They do exist, hence the reason for the questioning. My school has used it for 3 semesters now. And there are other ones out there, at least 4-5 that I know of.
Quote from Ashley, PICU RN
In general, I think the younger generations tend to have more hands-on experience with computers and technology than older employees, and it's easier for them to navigate and gain proficiency with an electronic system. I think there are much more important things that students should be learning in nursing school then how to use an electronic charting system that they likely will never use again after school.
Your first statement is true, generally speaking. Many of the students picked up the system faster than the faculty. But you must remember, not every nursing student is 'young'.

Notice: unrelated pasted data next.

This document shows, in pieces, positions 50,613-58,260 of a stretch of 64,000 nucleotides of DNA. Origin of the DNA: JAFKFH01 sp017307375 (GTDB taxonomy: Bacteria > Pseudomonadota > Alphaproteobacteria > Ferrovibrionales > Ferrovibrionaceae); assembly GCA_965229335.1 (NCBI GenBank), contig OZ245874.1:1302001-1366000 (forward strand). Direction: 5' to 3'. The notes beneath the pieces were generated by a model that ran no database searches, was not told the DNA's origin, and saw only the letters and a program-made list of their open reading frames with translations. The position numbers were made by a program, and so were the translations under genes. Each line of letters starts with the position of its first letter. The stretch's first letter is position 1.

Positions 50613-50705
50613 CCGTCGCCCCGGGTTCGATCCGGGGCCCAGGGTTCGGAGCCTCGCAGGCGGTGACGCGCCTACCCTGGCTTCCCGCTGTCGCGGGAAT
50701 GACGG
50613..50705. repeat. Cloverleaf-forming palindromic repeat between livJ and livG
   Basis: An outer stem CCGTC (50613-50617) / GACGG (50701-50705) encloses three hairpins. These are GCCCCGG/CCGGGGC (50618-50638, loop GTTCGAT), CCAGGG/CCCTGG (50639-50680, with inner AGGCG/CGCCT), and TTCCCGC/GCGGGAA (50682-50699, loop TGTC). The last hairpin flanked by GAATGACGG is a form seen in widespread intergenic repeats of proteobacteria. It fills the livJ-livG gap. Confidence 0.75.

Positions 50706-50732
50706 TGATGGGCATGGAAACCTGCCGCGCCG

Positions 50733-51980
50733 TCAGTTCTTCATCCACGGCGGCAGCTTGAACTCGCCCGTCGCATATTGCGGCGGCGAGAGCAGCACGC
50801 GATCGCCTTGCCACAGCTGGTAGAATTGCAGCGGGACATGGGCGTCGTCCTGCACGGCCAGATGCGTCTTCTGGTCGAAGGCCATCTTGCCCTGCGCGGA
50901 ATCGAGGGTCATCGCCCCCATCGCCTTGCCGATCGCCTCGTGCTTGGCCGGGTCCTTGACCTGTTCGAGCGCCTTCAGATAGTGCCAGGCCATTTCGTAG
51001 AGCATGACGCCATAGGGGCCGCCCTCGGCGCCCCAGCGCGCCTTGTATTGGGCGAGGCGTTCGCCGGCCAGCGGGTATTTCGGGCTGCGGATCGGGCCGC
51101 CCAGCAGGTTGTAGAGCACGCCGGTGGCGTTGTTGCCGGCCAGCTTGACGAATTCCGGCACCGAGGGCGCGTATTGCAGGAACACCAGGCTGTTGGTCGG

Compare it to the anxiety many students feel when having to take the NCLEX on the computer, if they have only had paper-and-pen (or Scantron) exams. This is the reason many schools have introduced computerized testing in some way.
And you are correct, they will not use the same system when they graduate. In a four semester program, they will go to four different clinical sites, each one likely having a different EHR system. When you get your first job, you will learn a new system. When you switch jobs, you will likely learn a new system again. It's just the way it is. It's like your cell phone, facebook updates, or even allnurses! We adapt, don't we?
And it's not just about being computer savvy, it's about what you're documenting. Let's be honest, would you rather write an old, antiquated careplan every week, or do a flowsheet-style document to electronically hand in to your professor? Which seems like more of a valuable tool?